There was a strange moment in the autumn of 2011 when Anne Teresa De Keersmaeker and Beyoncé Knowles had beef. De Keersmaeker accused Knowles and her choreographer of plagiarism, saying that a number of the routines in the video to Countdown were copied directly from the celebrated Belgian choreographer’s early work Rosa danst Rosas. It was a reminder that, particularly in the world of dance, the gap between dance that we assume is niche and avant garde and the most mainstream pop isn’t as wide as one might assume.
Few people straddle these two worlds like Ivan Blackstock who has been a backing dancer for Cher Lloyd and the Pet Shop Boys but trained at the London School of Contemporary Dance and being a founding member of the hip hop dance collective Bird Gang Dance, whose aim is to change the public perception of hip hop culture by combating negativity. Blackstock has been given the chance to curate an evening of work as part of the Wild Card initiative at Sadler’s Wells (you can read more on this in Bojana Jankovic’s article here).
It is one of Wild Card’s virtues that it’s remit is open to the interpretation of the individual artist. While Dan Canham chose to invite artists whose work he admires and who have been influence on him to perform, Blackstock draws directly from the artistic family of collaborators and dancers that make up Bird Gang Dance.
The evening begins with a pre-show installation (The Awakening) that I didn’t get to see unfortunately, partly because the total number of people who could pass through it in the allotted time period appeared to be fewer than the total audience in attendance. The first piece of the evening once we take our seats then was performed by Company of Elders, a non-professional resident company at Sadler’s Wells of dancers over the age of 60. Considering Bird Gang Dance’s project and the gesture of much of the evening nothing could have been more suitable to subvert our expectations of the kind of people hip hop dance is for, who can do it, who will enjoy it. The choreography is relatively simple, of course, but a joy to watch the company looking like they are absolutely loving throwing shapes to Bel Biv Devoe’s Poison and Vicelow’s Breathe. The audience clap along, really getting behind the performance. It creates an atmosphere of positivity and inclusiveness from the start.
Continuing along similar themes, Simeon Qsyea’s What does it mean to be Hip Hop? combines spoken word from Josephine ‘Reality’ Rollings with a dance piece for four female dancers, sending up the trappings and the suits of hip hop culture. It’s entertaining and makes pertinent points about negativity, consumerism and exclusivity within the culture, though these points are often made more eloquently and economically by the movement alone than by the text. Following this is Blackstock’s own METH (Media Eats the Human) a conversation between a company of dancers and a television screen that alternates between white noise and flashes of images of commercialism. There’s a beautiful tension between chaos and order in the movement here and we get a sense of narrative emerging without things being spelled out for us.
Just as it might be in danger of political hectoring, the evening takes the first of its shifts in tone with what I felt were the two strongest pieces by some way: Ukweli Roach’s Vice and Blackstock’s BLK n GLD. The first feels like a live hip hop video based on Burroughs’ Naked Lunch. A man is at his desk, tormented by dark figures who light cigarettes and smoke in a carefully choreographed way as the bass-heavy drone of teenage bedroom producer XXYYXX wash over them. The man tries to escape from his desk but finds that some part of him is constantly attached. It’s full of ideas but doesn’t feel too busy because its atmosphere is so specific. There’s a strong sense of the dramatic and an instinct for storytelling, perhaps not surprising considering that Roach is an actor as well as a dancer and choreographer. BLK n GLD is more a series of images, an exploration of how choreography can combine with lighting, using torches held by dancers to light the stage, a reflective mirror costume. It’s restless, constantly inventive, busy but supremely confident. Perhaps it doesn’t amount to all that much but it’s tremendous fun to watch.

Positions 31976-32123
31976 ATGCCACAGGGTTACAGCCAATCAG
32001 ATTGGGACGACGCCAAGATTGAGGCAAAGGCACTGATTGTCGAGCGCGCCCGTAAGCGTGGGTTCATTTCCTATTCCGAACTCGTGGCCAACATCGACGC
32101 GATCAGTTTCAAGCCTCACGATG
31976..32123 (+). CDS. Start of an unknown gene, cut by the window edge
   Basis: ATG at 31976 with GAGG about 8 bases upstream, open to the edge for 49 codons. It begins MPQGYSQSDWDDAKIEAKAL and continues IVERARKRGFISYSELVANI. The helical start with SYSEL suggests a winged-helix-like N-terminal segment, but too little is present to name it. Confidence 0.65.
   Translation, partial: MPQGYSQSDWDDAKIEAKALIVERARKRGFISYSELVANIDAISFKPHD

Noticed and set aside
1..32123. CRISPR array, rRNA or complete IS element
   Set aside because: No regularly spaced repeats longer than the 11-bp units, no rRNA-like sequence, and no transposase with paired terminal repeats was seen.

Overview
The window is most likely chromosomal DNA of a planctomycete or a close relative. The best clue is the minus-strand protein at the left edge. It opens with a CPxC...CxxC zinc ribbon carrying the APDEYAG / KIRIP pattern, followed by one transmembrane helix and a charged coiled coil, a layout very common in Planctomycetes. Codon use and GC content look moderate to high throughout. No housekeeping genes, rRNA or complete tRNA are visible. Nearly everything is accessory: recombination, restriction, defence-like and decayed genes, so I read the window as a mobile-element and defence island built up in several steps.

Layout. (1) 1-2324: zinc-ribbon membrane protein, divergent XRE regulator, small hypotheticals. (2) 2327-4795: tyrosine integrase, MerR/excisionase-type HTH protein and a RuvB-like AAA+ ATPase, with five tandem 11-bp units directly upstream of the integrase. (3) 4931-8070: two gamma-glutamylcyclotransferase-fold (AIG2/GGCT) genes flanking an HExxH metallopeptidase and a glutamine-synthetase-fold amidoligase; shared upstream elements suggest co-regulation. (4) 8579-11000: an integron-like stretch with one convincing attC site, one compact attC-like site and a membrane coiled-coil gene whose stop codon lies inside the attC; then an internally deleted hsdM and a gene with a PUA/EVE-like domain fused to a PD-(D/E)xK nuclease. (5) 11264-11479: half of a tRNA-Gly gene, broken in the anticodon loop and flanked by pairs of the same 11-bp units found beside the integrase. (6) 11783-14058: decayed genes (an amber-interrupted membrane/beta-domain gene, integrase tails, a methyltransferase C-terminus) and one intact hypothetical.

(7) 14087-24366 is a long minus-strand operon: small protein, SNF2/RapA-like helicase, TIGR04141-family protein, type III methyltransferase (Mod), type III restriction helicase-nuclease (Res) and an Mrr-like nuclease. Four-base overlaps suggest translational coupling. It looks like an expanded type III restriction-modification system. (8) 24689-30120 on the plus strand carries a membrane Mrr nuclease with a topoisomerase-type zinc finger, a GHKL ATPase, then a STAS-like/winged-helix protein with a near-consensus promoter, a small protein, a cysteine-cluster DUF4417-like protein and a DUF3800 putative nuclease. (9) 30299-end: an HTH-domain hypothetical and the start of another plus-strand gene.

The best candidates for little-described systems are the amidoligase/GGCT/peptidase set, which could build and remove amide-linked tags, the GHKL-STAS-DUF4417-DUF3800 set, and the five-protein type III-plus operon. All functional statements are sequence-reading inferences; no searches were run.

After the interval there is a short piece that seemed to involve some of the younger members of Bird Gang dance. Choreographed by Qsyea, Ornithology: Evolution didn’t feel as slick as any of the pieces in the first half of the evening and it was the first time I started to wonder about whether or not I was watching professional dancers (I had, with the exception of the Company of Elders, assumed I was up to this point). The final piece of the evening, Blackstock’s Reverie, was, in some senses, the centrepiece, having already featured at last year’s Breakin’ Convention. It’s very much a hip hop play without words, beginning very simply with a couple in bed sleepily fighting over a bed-sheet. The man gives up and goes to the wardrobe to get a hoodie but in doing so discovers strange goings on through the wardrobe. What follows is a kind of dream play with echoes of Strindberg and C.S. Lewis, accompanied by live cello and human beat-box. It’s very ambitious and it felt like there were difficulties in both narrative clarity and in taking too long to establish an individual motif. This was strange considering how concise Blackstock’s other pieces in the evening had been, suggesting that it perhaps demonstrated a lack of confidence in engaging with narrative.
Despite overrunning by over half an hour, Blackstock’s Wild Card doesn’t outstay its welcome. It’s packed full of ideas, talent, debate: an opening up of possibilities, a celebration of what UK hip hop dance is and what it might become in the future. It could have gone on all night.